Latest suicide at Foxconn, maker of iPods, comes after visit to China plant by company boss

By William Foreman, AP
Saturday, May 29, 2010

Latest Foxconn suicide comes after visit by boss

SHENZHEN, China — A young man became the 10th worker to jump to his death at a Foxconn Technology Group factory in southern China, just hours after the company’s chairman toured the plant that makes iPods and other top-selling gadgets, state-run media said.

The suicide late Wednesday further increased the pressure on Foxconn to stop the spate of deaths that began earlier this year at the sprawling complex that employs 300,000 people in the city of Shenzhen, near Hong Kong. While visiting the factory, the company’s chairman, Terry Gou, said he couldn’t sleep at night and dreaded answering his phone, fearing more news about deaths.

The latest to die was a 23-year-old migrant worker from the faraway northwestern province of Gansu, the official Xinhua News Agency reported. He leapt from a balcony on the seventh floor of his dormitory building at 11:20 p.m. local time, the agency reported, citing police and witnesses.

Police and Foxconn didn’t immediately reply to calls and faxes from The Associated Press.

While leading the media tour Wednesday, Gou showed off a motherboard factory, hotline center and even a swimming pool for employees. The walled-in Foxconn industrial park looked like a small city, with palm tree-lined streets, fastfood joints, banks and a bookstore among huge factory buildings and towering dormitories.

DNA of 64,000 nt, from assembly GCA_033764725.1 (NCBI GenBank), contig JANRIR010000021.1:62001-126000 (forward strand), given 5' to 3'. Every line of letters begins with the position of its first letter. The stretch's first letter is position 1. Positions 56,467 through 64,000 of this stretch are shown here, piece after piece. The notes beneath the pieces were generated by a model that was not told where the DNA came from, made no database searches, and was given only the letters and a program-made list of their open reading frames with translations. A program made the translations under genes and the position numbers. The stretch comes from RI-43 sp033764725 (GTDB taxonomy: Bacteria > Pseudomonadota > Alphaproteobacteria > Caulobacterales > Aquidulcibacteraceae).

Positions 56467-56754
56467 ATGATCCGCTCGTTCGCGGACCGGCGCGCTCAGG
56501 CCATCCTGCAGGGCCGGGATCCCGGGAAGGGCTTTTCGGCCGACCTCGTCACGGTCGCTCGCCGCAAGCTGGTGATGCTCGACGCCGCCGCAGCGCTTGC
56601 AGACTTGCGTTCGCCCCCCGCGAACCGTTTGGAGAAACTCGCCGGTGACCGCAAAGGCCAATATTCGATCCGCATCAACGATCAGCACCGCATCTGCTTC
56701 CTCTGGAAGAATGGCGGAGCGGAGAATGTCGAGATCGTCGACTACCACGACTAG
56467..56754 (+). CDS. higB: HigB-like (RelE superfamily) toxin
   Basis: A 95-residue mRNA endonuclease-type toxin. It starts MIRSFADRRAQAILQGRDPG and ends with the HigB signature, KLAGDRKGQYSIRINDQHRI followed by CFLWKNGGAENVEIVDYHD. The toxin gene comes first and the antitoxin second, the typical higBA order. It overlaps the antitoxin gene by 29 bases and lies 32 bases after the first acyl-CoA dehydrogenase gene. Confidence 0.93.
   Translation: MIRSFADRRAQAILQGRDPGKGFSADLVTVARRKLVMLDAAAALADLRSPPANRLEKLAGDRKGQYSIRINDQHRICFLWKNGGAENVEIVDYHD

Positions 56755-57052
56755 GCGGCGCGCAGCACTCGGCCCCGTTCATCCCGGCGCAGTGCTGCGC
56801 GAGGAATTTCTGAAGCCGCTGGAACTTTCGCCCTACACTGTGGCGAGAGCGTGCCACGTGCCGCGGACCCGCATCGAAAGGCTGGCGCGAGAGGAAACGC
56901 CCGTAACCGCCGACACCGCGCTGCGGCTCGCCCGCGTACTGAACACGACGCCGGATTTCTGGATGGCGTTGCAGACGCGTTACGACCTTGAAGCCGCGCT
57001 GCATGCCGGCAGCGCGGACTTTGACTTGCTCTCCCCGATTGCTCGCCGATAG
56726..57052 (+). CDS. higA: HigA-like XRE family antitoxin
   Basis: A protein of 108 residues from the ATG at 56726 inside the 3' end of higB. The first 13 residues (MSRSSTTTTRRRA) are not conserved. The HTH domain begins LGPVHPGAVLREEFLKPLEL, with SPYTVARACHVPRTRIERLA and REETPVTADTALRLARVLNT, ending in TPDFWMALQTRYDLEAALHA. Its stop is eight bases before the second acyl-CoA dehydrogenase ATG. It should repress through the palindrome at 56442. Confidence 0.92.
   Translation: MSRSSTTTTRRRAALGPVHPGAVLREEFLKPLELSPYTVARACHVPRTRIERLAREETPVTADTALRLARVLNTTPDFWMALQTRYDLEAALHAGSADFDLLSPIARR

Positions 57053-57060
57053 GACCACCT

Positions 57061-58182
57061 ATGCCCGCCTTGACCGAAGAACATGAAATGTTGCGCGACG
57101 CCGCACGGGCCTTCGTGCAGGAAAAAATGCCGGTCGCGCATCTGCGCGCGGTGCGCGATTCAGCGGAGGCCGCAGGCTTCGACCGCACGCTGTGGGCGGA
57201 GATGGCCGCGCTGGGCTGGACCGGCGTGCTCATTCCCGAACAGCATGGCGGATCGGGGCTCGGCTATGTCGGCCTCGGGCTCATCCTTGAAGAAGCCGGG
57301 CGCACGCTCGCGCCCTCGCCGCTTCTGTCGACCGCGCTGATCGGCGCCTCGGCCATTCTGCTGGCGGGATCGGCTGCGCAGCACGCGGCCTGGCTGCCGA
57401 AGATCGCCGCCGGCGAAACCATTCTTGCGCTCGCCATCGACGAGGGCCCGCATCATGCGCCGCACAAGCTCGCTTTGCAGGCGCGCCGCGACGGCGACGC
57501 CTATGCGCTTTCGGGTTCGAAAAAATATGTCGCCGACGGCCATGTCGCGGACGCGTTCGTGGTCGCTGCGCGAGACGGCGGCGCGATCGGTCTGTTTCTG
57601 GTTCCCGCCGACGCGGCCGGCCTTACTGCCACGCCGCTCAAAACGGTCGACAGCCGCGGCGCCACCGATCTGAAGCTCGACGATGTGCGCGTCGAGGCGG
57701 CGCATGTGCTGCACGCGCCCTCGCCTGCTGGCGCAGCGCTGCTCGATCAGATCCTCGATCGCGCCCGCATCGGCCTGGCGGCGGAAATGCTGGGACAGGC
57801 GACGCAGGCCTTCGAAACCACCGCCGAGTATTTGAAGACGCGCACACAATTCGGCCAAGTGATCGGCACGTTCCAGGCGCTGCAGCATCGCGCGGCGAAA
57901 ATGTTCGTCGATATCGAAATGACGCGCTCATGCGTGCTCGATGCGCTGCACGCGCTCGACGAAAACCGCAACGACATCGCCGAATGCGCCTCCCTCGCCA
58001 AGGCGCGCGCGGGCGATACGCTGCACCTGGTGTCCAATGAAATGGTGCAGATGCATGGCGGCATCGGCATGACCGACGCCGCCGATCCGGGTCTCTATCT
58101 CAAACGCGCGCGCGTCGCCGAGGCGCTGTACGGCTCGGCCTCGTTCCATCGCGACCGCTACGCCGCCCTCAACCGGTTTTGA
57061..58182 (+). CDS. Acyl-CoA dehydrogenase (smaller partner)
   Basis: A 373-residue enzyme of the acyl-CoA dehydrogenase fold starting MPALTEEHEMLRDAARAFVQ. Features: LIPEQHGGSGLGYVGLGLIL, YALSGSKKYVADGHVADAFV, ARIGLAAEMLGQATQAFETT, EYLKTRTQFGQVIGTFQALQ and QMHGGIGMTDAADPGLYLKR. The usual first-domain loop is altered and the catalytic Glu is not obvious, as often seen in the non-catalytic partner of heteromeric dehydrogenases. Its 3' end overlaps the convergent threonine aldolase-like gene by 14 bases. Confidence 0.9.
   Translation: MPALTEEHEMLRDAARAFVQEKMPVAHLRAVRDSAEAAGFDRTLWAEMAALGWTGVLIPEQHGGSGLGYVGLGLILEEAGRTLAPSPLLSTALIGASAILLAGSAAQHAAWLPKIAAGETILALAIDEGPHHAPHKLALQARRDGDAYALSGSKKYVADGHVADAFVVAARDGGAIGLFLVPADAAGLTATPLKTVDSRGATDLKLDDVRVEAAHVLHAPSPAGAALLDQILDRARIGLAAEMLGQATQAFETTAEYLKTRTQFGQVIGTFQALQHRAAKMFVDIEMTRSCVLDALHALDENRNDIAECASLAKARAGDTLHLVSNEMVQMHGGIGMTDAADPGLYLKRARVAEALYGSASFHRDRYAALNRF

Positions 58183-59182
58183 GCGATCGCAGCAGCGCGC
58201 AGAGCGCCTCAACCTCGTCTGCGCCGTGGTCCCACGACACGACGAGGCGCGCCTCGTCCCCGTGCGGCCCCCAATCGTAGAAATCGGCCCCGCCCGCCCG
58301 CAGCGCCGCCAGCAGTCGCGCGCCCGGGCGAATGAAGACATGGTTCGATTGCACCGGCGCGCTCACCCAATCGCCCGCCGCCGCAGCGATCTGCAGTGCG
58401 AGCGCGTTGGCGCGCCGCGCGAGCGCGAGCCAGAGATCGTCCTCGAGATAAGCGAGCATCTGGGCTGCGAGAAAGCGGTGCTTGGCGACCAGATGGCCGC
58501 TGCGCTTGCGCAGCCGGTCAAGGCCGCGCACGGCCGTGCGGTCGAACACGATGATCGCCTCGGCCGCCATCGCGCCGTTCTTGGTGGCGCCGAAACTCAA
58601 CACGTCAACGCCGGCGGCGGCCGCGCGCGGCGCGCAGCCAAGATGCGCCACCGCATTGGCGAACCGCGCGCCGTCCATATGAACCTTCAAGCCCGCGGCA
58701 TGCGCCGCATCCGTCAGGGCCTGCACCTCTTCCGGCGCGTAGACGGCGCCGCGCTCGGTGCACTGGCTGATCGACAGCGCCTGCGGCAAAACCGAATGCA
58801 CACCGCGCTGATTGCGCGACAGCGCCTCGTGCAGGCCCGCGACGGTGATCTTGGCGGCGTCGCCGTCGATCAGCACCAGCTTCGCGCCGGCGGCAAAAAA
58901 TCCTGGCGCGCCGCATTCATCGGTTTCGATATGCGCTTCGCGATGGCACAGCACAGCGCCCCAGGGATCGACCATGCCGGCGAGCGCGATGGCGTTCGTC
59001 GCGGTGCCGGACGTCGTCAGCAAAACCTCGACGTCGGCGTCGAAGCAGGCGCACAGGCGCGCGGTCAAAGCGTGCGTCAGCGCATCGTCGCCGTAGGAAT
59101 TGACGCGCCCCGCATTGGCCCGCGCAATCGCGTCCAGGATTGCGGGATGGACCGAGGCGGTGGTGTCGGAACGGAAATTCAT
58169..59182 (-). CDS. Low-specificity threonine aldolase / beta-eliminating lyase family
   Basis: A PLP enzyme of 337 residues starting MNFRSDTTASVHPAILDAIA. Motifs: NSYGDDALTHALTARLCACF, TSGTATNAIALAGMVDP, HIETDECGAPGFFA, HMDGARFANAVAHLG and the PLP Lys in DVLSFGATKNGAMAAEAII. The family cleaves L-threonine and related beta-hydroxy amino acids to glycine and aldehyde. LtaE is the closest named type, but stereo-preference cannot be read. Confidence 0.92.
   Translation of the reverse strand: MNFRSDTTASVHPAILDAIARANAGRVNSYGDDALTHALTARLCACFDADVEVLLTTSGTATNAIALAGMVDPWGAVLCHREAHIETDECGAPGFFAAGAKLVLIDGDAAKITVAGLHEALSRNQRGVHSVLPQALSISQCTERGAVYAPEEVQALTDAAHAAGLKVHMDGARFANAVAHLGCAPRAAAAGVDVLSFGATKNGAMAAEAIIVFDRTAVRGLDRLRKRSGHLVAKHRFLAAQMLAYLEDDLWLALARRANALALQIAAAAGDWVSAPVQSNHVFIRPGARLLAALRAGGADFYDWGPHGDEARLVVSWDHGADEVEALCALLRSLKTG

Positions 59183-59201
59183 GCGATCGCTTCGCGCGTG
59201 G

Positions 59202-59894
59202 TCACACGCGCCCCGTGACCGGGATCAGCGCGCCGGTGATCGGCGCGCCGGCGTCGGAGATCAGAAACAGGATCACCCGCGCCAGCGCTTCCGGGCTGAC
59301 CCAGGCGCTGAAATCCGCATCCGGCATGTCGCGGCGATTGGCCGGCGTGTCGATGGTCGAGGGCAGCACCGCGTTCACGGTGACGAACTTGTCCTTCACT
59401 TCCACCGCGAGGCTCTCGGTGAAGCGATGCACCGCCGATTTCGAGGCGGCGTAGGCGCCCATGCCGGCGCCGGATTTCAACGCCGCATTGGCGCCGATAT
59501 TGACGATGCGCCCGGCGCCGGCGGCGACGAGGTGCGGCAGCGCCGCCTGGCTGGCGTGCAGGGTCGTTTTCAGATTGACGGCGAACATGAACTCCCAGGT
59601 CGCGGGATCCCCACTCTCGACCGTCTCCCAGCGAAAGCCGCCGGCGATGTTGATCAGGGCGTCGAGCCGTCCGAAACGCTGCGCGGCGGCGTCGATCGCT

Gou said the company would do everything possible to prevent more deaths. Safety nets were being installed on buildings and more counselors were being hired. He also said that all the employees were being divided up into 50-member groups, whose members would watch for signs of emotional trouble within their group.

Labor activists have long said that Foxconn’s problem was a rigid management style on factory floors, where the assembly line moved too fast and workers were forced to log too much overtime. Foxconn has repeatedly denied the allegations.

The company, part of Taiwan’s Hon Hai Precision Industry Co., is the world’s largest contract maker of electronics. Its long list of big-name customers include Apple Inc., Sony Corp., Dell Inc. and Nokia Corp. and Hewlett-Packard Co.

Across China, the company employs 800,000 people. Ten people have committed suicide this year at the Shenzhen complex, and another worker killed himself in January at a plant in northern China.

Stephen Palmer, director of the London Center for Stress Management, said it was difficult to know how unusually high the suicide rates were at a factory as big as the one in Shenzhen. He said suicide rates in China tend to be higher than normal, and that on a population level, there are about 13 suicides per 100,000 men and 14 per 100,000 women.

Palmer said it was worrying all the suicides had been committed the same way — by jumping.

“Once a method becomes popular, it becomes more acceptable to other people,” he said. “People who read about suicides and hear about it among people they know can be more susceptible to trying to kill themselves.”


Associated Press writers Debby Wu in Taipei and Maria Cheng in London contributed to this report.

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